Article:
5 Tips for Arm balance poses

Hello friends,

I hope you had a fantastic weekend!?
Over the years of establishing my Yoga business and receiving tons of questions via social media platforms and emails from all over the world, I decided that it’s also time to release some online content from VAZA Yoga. That way you can easily practice anywhere you like with me, yay!!!

My first blog is 5 Tips for arm balance poses

To be able to arm balance we need a combination of flexibility, strength and overall body awareness. I sometimes compare it with learning how to ride a bicycle, first you feel scared, imbalanced and wobbly, but after practicing over and over again you finally hit those foot paddles with the perfect amount of strength and focus and of your ride into the sunset. Sorry got a bit carried away here :). But you get where I’m going, once you figured it out how to balance on your hands/ forearms it's super rewarding. 

 

Here are 5 tips on how to arm balance correctly

1. Correct Hand Positioning

Arm balancing can be hard on your wrist because you aren't used to bearing so much weight on them. It’s important to learn how to use your hand position correctly. To use the 4 corners of your palms position correctly: find a comfortable seat and take a look at your palm of your dominant hand. Use the index finger of the other hand to push gently into the 4 following corners in your palm (I teach it this way for your brain to memorize it better).

1: base of your index finger

2: base of your pinkie finger

3: base of your thumb

4: base of your outer wrist.

Set up in table pose, palms underneath the shoulders, knees in line with hips, push down into those 4 corners, press down evenly while you still lift up from the base of your palm.

Congrats you have already accomplished the first step to arm balance correctly :)

 Root down trough the 4 Corners of your hands 

Root down trough the 4 Corners of your hands 



2. Learn how to use your fingertips as brakes

Once you start to arm balance you realize fast that the forward motion will bring your face closer to the floor and that can be scary. It helps to bring a bolster or pillow below your face and the floor, so in case you fall you land soft. Now let's take a look at your fingers: please come back into your table pose, using the 4 corners of your hand, lift your palm and claw your fingertips into the floor. This is the perfect way how to counterbalance the forward momentum and gain greater control over the pose.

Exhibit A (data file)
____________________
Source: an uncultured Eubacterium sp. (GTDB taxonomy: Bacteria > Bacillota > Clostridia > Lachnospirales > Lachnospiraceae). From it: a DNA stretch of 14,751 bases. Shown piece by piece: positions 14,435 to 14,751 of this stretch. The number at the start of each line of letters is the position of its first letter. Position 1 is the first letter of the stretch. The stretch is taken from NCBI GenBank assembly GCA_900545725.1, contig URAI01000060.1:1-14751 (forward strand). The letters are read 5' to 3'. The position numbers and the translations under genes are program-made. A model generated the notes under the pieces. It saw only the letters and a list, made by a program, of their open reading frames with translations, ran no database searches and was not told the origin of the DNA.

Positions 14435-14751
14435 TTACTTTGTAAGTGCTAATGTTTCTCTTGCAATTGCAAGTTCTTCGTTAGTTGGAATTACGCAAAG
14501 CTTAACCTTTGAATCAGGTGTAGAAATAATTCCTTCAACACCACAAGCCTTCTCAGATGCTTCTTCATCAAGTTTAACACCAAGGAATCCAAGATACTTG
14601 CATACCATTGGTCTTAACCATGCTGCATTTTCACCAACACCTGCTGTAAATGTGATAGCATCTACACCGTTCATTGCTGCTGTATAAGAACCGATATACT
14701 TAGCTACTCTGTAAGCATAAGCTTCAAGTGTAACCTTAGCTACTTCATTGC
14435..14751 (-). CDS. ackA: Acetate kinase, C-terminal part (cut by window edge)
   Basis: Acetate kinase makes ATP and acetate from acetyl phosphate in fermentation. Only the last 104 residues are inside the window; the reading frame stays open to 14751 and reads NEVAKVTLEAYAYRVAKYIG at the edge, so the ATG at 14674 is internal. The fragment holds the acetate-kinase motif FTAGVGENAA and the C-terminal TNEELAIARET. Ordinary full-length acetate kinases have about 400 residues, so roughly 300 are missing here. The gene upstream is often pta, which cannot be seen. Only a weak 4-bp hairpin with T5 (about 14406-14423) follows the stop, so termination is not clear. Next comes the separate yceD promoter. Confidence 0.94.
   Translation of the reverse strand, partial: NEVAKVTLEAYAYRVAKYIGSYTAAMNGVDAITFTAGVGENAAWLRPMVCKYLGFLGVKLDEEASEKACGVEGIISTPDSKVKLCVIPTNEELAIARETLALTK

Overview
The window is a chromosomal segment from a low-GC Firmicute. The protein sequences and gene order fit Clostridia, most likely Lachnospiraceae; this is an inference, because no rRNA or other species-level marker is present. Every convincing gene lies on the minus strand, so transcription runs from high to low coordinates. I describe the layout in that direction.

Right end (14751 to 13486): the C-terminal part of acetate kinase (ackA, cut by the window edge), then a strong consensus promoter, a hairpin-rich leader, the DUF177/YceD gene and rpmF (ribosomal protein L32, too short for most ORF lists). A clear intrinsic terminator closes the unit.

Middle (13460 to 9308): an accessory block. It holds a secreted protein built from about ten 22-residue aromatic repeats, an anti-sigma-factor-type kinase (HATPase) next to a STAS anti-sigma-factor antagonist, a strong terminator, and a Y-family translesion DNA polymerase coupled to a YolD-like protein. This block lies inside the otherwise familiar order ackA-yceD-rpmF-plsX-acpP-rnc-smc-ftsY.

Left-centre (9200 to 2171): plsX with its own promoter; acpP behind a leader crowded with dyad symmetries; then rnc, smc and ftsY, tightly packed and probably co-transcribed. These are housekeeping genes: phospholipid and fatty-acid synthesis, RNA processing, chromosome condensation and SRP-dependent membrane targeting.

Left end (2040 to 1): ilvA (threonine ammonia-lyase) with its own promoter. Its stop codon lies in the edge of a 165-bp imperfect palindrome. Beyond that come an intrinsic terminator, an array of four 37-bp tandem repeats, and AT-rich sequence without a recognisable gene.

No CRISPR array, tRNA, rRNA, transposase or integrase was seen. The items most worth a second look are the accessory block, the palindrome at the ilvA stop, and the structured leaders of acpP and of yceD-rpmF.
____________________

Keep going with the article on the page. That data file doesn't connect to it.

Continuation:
Root down into the 4 corners of your hand, lift up trough the palm and claw your fingertips into the ground

Root down into the 4 corners of your hand, lift up trough the palm and claw your fingertips into the ground

 
 3. Practice similar shapes

We also need to engage our center to get more stable during our great balancing act. I like you to practice a similar shape that I call bug on the back. Lie on your back, bend your knees into the chest, extend your arms up straight, palms wide open and imagine to push them into the ceiling above you, bring your knees into the upper arms and push them as hard as you can into them, then engage your lower abdominals even more till your tailbone starts to lift of the mat. Hold for 10 seconds, release, rest for a moment and repeat 3 times. 

bug on back .jpg

                        Bug on the back 

 

4. Practice correct breathing

Arm balancing can be scary, but maintaining a steady and calm breath while practicing to balance on your hands is essential. The steadier the breath, the steadier the mind = steadier arm balance.

 picture credit: thebuddhistcentre

picture credit: thebuddhistcentre


5. Practice what you just learned: Let’s try Crane (Crow) Pose ~ Bakasana

Please warm up first then come into a Malasana ~ Squat Pose, if your heals can’t touch the ground fold your mat below them or use a blanket to support them. 
Then place your hands shoulder width apart (as instructed in #1) on the ground
bring your arms into chaturanga arms and start to engage your core. Keep that engagement and walk your knees up high on your upper arms ( pretty much as close as you can to the armpit, as this part is more stable then towards the elbow). Shift your gaze towards the top of your mat or a bit further than your fingertips. 
Remember to continue breathing evenly, then start to shift your weight forward to lift up one foot first, hold it there for 5 steady and calm breath then continue to the other side.
GREAT JOB, now try to lift both feet off the same time and start to bring your feet to touch. Keep squeezing them together will help to keep your core engaged.

Tip: If the back of your arms start to hurt from the balaning your weight engage the core even more, that will take the pressure off. 
Use your fingertips as breaks as described in tip #2

FATASTIC YOU ROCKED IT!!!

Please don't forget to ENJOY the process! Take your time and focus on working on every step to get there and practice, practice, practice. 

 Squat: Please step your feet outer hip with apart, heels in, toes out and squat down and place your hands together infront of the heart. Lengthen trough your spine and stay for about 5-10 long breath. Take a rest. And after that move on into Crow Pose

Squat: Please step your feet outer hip with apart, heels in, toes out and squat down and place your hands together infront of the heart. Lengthen trough your spine and stay for about 5-10 long breath. Take a rest. And after that move on into Crow Pose

IMG_0739.jpg

Crow Pose: follow the steps in Tip #5 and remember to breath & relax. 

Congrats! Even if you feed didn't quite flowed up yet, keep practicing and one day you will succeed.

I hope you enjoyed the tips! If you like to practice crow and other fun arm balancing poses with me in person, join me for my next workshop this Saturday, 1/20 in San Francisco @thecentersf.

 

 

Contraindications:

Carpal Tunnel Syndrome